“Ek Villain Returns” starts when a man with a smiley face mask punches a bunch of young people who are partying. Aarvi Malhotra is at the party, and she goes missing. So now is the time we talk about the “villain.” ACP Ganeshan (J.D. Chakravarthi) is an expert on serial killers. He recollects all the data and describes the motive of Rakesh Mahadkar (Riteish Deshmukh) in a conference hall, the killer from “Ek Villain” (2014). Right after the disappearance of Aarvi, Bhairav Puroihit (John Abraham) comes to the police station and wants to file a report about an accident he caused. The police ignore the case as Aarvi is their only priority now. Bhairav is a part-time cab driver who works at a zoo. He is in love with Rasika Mapuskar (Disha Patani), who works in a shopping mall. Soon, Bhairav discovers his love is one-sided, and finally, he confronts her. She says that only villains can have the girls they love; heroes can only turn out to be Devdas. Bhairav is somehow triggered by this statement and says that if Rasika can’t be with him, she can’t be with anybody. So, the motive becomes loud and clear; patriarchy merges with toxic masculinity. Bhairav decides to punish women who mess with their relationships or, in his vision, hurt men.
Just like that, Aarvi was captured by Bhairav when he saw Gautam begging to talk to her, and she avoided him altogether. Bhairav connects the dots himself and finds her guilty. Bhairav is the “villain”; Gautam is in pursuit of him. The cringe doesn’t end here. They get into one of the worst fighting sequences, and somehow, Bhairav manages to escape. After an hour of baseless events, during the final face-off between the two alphas, Gautam tells Bhairav that Rasika doesn’t exist in reality. He hallucinates her presence all the time. A random flashback takes us to the night when Bhairav discovers Rasika having an intimate moment with her manager. Bhairav loves Rasika so much that he grabs her by the waist and begs her not to leave. Bhairav accidentally breaks her spine during this time and keeps her dead body in the freezer of the zoo. Since then, he thinks that Rasika is always there with him. Gautam learns about this as he sees Bhairav talking to someone who is not even there.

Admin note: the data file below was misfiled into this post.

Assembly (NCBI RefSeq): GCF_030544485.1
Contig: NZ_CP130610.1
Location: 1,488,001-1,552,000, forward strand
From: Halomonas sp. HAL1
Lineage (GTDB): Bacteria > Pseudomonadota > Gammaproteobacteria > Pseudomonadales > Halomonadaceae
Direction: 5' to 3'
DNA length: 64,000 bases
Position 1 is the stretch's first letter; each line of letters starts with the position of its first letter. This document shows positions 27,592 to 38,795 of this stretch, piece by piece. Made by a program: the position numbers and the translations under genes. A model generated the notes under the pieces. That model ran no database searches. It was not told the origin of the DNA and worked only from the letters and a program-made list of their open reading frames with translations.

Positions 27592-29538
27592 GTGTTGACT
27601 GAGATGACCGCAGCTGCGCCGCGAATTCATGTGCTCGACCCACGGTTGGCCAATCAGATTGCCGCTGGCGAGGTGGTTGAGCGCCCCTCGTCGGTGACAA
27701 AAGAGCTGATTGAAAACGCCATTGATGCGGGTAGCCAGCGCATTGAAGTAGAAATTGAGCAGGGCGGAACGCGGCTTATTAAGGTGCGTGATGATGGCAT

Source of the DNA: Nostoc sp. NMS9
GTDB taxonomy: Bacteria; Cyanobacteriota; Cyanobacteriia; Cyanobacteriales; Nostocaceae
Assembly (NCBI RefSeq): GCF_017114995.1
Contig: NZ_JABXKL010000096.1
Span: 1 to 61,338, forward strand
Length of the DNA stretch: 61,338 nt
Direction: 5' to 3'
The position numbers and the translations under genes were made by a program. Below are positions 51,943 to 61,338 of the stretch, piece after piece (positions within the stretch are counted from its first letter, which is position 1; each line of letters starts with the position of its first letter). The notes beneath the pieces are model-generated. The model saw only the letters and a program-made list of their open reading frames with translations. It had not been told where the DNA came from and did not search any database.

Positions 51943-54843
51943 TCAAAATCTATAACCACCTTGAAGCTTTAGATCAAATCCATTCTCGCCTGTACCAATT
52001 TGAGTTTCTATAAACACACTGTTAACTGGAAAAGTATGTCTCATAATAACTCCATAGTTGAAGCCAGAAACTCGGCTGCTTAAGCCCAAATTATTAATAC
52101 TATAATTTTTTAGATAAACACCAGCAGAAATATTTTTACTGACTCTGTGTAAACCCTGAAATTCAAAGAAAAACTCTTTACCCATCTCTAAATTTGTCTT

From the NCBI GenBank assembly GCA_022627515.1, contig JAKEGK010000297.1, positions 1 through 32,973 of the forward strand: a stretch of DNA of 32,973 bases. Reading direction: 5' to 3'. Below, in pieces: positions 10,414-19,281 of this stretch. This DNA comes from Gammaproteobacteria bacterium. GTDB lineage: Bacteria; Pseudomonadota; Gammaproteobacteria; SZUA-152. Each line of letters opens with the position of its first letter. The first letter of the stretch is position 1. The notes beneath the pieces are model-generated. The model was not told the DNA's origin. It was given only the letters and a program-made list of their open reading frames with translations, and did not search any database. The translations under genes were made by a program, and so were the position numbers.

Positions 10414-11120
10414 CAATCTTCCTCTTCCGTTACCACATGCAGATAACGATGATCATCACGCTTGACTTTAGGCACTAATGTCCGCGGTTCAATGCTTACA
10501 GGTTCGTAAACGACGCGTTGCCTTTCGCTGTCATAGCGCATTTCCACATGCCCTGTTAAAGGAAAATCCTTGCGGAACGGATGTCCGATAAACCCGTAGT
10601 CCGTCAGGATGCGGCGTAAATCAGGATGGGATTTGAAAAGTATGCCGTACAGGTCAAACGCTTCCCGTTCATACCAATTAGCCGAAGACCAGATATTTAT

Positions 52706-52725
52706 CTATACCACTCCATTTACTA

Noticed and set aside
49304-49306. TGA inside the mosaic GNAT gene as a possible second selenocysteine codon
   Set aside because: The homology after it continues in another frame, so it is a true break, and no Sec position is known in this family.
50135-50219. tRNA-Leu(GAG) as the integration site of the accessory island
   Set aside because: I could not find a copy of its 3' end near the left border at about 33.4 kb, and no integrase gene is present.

Well, the audience knew about this in the first half, though. The worst thrillers are always blamed for having the worst twists. So, Aarvi lives on and now sings the worst possible version of “Galliyan.” Bhairav kills ACP Ganeshan and makes himself available to a tiger at the zoo, who attacks him. We should be ashamed if we think a mere 8-foot (not sure due to the quality of the VFX) tiger can kill the muscular John Abraham. So, here comes the post-credit scene. There is this mental hospital where he is under medical care. A familiar face comes to visit him. Guess who? Rakesh Mahadkar! Logic? How dare you! I left my brain in the freezer of the zoo; you find a place of your own.